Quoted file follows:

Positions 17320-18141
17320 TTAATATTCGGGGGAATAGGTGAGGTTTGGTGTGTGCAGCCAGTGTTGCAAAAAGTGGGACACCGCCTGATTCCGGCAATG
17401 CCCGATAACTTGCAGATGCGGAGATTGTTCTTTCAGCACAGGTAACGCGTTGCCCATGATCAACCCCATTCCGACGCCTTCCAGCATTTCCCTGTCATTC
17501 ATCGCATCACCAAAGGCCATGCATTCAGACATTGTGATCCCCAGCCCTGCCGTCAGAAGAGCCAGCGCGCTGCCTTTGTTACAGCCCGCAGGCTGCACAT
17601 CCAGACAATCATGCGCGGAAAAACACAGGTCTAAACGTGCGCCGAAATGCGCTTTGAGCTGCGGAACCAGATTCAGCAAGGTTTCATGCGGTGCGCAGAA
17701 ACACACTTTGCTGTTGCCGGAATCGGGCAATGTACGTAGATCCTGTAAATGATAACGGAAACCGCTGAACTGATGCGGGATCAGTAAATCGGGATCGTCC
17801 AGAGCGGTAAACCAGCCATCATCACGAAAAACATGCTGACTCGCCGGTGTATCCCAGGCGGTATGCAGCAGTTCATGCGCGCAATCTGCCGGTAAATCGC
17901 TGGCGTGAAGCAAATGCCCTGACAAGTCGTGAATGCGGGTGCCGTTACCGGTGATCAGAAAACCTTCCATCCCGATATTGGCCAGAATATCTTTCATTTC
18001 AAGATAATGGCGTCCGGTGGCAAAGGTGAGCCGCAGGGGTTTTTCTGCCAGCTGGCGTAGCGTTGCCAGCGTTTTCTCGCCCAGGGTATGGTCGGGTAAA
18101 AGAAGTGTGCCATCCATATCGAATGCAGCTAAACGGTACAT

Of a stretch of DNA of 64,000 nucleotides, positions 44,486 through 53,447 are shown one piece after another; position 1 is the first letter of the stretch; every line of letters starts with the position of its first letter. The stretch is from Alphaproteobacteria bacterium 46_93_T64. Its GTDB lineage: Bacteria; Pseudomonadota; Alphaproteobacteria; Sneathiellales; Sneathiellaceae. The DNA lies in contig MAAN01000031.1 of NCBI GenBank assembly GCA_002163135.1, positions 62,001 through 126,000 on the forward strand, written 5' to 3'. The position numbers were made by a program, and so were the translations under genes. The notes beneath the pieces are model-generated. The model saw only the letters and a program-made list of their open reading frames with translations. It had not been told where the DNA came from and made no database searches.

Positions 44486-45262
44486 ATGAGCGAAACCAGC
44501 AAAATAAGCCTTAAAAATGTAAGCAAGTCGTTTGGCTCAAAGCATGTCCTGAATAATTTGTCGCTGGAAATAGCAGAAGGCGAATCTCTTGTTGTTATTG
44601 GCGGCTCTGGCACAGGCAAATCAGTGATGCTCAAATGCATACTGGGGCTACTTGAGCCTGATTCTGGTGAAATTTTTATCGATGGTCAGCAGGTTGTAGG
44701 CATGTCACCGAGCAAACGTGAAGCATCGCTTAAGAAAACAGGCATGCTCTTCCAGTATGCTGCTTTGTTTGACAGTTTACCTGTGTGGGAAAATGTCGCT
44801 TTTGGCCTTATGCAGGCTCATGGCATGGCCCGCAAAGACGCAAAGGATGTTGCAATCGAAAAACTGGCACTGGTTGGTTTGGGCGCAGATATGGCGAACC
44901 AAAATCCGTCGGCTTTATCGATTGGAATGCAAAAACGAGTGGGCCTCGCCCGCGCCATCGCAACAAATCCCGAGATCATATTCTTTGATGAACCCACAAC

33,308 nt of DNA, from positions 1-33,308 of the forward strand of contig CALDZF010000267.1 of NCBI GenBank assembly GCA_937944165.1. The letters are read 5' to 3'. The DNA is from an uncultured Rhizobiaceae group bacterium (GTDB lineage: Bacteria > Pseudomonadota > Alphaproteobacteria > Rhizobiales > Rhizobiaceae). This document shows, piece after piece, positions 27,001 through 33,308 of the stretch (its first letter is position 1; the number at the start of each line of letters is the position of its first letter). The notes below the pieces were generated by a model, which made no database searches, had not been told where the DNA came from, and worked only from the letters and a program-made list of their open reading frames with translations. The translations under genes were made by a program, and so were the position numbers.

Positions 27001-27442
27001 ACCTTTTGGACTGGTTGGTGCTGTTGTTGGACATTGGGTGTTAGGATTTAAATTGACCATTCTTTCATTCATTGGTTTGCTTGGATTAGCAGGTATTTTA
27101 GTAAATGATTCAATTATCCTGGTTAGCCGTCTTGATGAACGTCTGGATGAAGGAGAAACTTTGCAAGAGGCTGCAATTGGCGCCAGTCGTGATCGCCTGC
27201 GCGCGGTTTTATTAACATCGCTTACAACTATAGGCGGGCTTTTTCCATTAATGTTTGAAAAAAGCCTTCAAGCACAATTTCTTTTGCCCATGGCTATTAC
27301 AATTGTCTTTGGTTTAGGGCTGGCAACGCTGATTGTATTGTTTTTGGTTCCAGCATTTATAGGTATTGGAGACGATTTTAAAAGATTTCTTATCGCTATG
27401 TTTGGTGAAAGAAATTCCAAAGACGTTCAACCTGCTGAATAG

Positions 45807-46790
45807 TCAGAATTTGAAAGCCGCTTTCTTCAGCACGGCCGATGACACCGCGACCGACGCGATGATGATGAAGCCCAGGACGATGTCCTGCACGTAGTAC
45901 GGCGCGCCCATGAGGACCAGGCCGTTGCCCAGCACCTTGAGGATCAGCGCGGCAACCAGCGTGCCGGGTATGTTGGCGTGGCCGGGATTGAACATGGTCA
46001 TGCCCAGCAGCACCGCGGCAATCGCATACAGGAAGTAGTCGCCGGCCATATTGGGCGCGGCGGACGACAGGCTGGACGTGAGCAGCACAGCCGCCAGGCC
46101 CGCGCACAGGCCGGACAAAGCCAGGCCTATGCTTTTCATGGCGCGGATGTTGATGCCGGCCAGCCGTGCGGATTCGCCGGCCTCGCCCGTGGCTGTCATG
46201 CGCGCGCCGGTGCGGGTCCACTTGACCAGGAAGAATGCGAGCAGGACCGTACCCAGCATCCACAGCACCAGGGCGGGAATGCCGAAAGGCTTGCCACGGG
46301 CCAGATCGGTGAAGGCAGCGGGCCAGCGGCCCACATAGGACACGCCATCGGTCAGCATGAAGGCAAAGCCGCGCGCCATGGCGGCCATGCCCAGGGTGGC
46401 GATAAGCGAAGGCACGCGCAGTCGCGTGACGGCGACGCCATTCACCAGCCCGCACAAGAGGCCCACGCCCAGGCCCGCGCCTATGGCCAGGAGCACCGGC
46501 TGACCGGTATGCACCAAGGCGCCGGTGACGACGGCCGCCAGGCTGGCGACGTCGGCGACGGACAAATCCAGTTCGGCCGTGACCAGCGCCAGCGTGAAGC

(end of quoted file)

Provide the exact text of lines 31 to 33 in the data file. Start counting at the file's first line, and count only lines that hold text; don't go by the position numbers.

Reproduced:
46201 CGCGCGCCGGTGCGGGTCCACTTGACCAGGAAGAATGCGAGCAGGACCGTACCCAGCATCCACAGCACCAGGGCGGGAATGCCGAAAGGCTTGCCACGGG
46301 CCAGATCGGTGAAGGCAGCGGGCCAGCGGCCCACATAGGACACGCCATCGGTCAGCATGAAGGCAAAGCCGCGCGCCATGGCGGCCATGCCCAGGGTGGC
46401 GATAAGCGAAGGCACGCGCAGTCGCGTGACGGCGACGCCATTCACCAGCCCGCACAAGAGGCCCACGCCCAGGCCCGCGCCTATGGCCAGGAGCACCGGC